The Nobel Prize in Physics for 2016 has been awarded to three theoretical researchers for their insights into the odd behavior of matter in unusual phases, like superconductors, superfluid films and some kinds of magnets.

David J. Thouless receives half the prize, and Duncan M. Haldane and J. Michael Kosterlitz share the other half. All three used mathematics to explain the the properties of matter in certain states.

Their work relied on the field of topology, which describes properties that only change in integer steps. Thors Hans Hansson, a professor of theoretical physics who was on the Nobel Committe for Physics this year, pulled out a cinnamon bun, a bagel and a pretzel to explain the concept. "I brought my lunch," he joked, before explaining that the number of holes in each baked good represented a "topological invariant" — you can have no holes, one hole or two holes, but there's no such thing as half a hole.

Topologically, a plate, a cup and a cinnamon bun are categorically the same, with no holes, while a coffee cup and a bagel are in another category, with one hole.

The researchers' prize-winning insight was that concepts from topology could explain what was happening when matter changed phases in unusual situations. They weren't looking at familiar phase changes, like ice melting into water, but strange changes that occur with very thin layers of matter, very cold substances or extreme magnetic fields.

Hansson set aside his bagel for a new metaphor — a tornado — to explain how a topological phase transition works. A swirling vortex in a thin layer of liquid is like a hole, he said, in that you either have one or you don't; you count it in integers. And a switch from paired vortices to solitary vortices could explain a puzzling phase transition in helium fields.

The discoveries that won the Nobel are theoretical — and beautiful, a Nobel spokesman said. They could have concrete, practical applications in electronics and computing, but the Nobel isn't being awarded for those benefits, Hansson noted, but for the "profound insights into physics" on a theoretical level.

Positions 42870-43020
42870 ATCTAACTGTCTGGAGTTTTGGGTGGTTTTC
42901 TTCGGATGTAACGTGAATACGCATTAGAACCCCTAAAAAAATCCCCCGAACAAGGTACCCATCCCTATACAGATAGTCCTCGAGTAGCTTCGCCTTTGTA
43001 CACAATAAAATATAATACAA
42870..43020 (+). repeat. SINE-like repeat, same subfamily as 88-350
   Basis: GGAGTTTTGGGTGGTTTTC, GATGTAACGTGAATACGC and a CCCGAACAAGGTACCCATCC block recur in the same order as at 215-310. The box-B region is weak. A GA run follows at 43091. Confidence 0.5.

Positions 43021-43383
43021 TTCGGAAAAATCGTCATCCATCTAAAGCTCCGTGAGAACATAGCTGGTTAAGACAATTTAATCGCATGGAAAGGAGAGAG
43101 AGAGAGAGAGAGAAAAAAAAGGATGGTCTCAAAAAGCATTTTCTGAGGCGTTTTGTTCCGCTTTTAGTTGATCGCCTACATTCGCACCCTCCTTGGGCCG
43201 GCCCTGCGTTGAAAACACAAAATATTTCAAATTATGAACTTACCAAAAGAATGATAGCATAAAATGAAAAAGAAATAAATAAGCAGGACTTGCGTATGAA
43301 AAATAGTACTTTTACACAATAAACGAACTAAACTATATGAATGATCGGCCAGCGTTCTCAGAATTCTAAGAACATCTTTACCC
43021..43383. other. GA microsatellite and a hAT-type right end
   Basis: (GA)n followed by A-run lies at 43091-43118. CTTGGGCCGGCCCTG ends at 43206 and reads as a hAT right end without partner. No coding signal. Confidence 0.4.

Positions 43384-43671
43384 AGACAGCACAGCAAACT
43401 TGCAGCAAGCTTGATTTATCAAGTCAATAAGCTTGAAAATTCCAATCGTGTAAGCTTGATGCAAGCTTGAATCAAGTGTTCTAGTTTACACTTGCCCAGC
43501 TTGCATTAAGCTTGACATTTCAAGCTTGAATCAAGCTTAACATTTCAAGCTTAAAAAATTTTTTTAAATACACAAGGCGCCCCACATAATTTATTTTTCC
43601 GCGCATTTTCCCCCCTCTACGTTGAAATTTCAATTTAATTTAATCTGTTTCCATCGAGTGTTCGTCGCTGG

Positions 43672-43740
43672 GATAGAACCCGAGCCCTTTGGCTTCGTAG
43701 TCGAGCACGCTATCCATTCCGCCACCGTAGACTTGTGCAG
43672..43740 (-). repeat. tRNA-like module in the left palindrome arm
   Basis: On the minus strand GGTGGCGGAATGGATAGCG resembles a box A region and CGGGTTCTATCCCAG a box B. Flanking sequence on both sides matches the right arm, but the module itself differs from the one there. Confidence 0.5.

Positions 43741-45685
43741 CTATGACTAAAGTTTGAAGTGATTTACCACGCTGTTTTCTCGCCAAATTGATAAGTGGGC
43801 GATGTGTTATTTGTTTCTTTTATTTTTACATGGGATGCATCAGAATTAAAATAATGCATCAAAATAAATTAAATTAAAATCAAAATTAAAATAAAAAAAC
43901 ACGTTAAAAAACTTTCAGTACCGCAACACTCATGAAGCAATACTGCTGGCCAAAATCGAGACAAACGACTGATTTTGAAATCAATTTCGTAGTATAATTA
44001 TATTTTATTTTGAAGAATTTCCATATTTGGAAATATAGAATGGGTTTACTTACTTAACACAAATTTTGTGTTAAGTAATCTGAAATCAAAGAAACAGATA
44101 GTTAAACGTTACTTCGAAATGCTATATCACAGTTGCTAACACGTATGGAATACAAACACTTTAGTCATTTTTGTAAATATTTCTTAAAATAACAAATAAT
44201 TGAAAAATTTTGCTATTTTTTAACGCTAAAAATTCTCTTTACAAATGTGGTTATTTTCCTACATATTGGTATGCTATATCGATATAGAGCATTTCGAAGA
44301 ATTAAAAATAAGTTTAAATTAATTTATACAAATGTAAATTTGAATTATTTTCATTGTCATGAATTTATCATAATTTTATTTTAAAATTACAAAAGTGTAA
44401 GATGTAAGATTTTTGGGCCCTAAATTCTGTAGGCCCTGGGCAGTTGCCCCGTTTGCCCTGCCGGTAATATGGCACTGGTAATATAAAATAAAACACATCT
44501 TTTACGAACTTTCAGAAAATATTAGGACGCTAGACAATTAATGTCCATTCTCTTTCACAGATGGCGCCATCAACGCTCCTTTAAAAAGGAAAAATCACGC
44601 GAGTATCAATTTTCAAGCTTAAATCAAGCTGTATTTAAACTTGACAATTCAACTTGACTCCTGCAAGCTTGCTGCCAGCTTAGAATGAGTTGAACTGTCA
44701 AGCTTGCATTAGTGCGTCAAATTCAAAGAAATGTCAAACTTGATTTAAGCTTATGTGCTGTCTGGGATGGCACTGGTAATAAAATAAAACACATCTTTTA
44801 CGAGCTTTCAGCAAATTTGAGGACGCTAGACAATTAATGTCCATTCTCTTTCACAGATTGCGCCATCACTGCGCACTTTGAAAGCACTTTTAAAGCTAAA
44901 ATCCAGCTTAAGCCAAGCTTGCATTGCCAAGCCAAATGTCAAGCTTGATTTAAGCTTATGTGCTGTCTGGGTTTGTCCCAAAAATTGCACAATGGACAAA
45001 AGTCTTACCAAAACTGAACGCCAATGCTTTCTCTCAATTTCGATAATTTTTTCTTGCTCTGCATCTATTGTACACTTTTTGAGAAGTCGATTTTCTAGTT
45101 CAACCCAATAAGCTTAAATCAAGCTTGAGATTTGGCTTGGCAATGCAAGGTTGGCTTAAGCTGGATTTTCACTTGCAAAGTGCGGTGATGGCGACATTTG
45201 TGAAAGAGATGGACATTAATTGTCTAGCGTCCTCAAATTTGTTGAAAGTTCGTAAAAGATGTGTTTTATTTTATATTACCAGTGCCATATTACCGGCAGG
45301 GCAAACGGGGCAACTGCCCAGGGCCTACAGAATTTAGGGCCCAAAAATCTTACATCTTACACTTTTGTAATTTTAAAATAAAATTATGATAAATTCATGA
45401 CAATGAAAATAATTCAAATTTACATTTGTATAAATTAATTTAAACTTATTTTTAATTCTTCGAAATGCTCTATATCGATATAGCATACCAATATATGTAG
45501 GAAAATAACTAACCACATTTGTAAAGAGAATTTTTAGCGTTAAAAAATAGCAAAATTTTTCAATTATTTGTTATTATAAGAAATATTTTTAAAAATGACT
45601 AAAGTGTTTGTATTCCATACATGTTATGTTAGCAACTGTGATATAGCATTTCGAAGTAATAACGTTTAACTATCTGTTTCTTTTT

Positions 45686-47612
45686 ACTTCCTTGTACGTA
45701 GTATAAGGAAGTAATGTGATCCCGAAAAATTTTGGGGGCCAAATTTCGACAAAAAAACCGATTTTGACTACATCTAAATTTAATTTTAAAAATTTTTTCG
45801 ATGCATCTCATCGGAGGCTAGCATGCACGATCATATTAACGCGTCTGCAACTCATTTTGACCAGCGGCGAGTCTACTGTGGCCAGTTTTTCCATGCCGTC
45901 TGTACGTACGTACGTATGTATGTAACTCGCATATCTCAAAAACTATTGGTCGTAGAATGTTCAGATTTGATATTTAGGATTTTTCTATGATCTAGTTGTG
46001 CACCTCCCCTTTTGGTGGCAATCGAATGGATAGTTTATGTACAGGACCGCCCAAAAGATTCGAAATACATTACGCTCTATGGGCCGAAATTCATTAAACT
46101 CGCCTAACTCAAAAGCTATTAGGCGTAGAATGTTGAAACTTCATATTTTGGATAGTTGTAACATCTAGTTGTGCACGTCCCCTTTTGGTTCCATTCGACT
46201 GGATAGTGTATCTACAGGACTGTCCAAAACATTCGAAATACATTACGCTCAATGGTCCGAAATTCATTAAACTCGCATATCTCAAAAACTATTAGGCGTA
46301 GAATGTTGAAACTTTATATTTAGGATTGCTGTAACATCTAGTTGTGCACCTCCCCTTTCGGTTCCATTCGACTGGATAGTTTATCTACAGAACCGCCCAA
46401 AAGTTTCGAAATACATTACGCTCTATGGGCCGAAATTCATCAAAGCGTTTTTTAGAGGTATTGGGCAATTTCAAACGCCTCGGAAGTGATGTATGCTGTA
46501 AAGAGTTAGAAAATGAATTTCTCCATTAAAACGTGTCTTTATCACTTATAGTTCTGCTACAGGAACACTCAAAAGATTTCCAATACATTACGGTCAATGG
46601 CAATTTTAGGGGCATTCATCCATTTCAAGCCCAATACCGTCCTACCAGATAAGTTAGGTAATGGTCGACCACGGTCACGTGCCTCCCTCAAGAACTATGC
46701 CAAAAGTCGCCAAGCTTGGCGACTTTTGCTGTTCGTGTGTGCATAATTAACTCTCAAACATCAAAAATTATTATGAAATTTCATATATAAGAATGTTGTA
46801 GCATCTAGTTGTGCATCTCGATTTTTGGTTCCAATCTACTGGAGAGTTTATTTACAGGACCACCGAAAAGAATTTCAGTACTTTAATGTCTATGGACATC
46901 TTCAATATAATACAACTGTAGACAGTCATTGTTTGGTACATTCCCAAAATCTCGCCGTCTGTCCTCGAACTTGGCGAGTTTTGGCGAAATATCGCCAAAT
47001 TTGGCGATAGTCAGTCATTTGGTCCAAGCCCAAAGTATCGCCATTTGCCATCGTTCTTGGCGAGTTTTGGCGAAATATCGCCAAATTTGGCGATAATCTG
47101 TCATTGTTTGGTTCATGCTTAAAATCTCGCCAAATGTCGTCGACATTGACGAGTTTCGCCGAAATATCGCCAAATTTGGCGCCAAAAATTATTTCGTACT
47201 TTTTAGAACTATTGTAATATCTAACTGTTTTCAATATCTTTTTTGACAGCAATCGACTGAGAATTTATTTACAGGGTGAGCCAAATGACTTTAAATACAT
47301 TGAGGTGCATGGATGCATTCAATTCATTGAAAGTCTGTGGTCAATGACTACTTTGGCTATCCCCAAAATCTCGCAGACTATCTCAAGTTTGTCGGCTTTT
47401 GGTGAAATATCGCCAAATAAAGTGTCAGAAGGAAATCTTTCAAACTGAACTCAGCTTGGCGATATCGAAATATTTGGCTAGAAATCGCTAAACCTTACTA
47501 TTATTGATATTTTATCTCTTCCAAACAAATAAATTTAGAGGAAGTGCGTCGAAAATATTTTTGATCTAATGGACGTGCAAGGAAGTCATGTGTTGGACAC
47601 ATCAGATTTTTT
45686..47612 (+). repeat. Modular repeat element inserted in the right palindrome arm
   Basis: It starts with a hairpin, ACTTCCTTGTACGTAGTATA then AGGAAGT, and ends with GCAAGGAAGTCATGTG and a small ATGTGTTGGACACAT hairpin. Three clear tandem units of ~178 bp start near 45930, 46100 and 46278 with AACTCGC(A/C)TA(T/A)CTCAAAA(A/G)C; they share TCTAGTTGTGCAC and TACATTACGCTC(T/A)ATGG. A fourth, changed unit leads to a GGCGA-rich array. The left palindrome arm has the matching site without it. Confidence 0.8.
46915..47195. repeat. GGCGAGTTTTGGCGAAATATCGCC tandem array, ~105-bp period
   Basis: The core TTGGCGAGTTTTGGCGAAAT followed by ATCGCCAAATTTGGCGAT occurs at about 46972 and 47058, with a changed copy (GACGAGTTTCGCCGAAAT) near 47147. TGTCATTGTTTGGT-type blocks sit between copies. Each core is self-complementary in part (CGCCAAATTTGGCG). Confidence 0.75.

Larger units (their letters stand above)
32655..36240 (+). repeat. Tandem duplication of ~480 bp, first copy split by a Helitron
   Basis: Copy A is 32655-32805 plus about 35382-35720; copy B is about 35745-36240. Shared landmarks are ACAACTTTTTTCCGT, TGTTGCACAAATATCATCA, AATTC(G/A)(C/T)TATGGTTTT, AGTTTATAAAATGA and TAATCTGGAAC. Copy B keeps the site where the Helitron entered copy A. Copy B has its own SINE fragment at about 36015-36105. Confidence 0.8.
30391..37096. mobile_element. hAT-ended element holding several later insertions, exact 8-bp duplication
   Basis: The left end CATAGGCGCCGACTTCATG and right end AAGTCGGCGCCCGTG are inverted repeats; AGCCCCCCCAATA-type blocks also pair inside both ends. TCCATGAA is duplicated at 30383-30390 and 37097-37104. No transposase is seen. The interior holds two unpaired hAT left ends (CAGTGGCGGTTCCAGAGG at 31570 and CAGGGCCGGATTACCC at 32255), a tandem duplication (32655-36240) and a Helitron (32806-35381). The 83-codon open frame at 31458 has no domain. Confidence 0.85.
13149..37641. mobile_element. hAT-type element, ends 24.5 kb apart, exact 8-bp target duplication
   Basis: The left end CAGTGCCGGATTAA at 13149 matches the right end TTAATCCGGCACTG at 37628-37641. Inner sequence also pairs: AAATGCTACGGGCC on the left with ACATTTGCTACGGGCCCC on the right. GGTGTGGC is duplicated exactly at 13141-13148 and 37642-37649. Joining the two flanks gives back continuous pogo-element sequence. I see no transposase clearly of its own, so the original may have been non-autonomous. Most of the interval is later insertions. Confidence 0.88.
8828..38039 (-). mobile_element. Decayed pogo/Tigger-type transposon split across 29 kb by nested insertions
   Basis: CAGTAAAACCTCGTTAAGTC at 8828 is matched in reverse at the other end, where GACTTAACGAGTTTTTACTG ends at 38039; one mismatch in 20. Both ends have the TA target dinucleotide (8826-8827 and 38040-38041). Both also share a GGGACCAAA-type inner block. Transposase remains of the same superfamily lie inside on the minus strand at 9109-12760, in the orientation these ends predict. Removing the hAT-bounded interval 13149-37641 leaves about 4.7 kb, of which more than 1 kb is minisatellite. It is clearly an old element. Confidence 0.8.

Here's more on the award-winning research, from the Nobel Prize website:

"The three Laureates' use of topological concepts in physics was decisive for their discoveries. ... Using topology as a tool, they were able to astound the experts. In the early 1970s, Michael Kosterlitz and David Thouless overturned the then current theory that superconductivity or suprafluidity could not occur in thin layers. They demonstrated that superconductivity could occur at low temperatures and also explained the mechanism, phase transition, that makes superconductivity disappear at higher temperatures."In the 1980s, Thouless was able to explain a previous experiment with very thin electrically conducting layers in which conductance was precisely measured as integer steps. He showed that these integers were topological in their nature. At around the same time, Duncan Haldane discovered how topological concepts can be used to understand the properties of chains of small magnets found in some materials."We now know of many topological phases, not only in thin layers and threads, but also in ordinary three-dimensional materials. Over the last decade, this area has boosted frontline research in condensed matter physics, not least because of the hope that topological materials could be used in new generations of electronics and superconductors, or in future quantum computers. Current research is revealing the secrets of matter in the exotic worlds discovered by this year's Nobel Laureates."

A longer description of the research, written for a general audience, is available here; if you'd like to see the math for yourself, the scientific background is here.

Copyright 2016 NPR. To see more, visit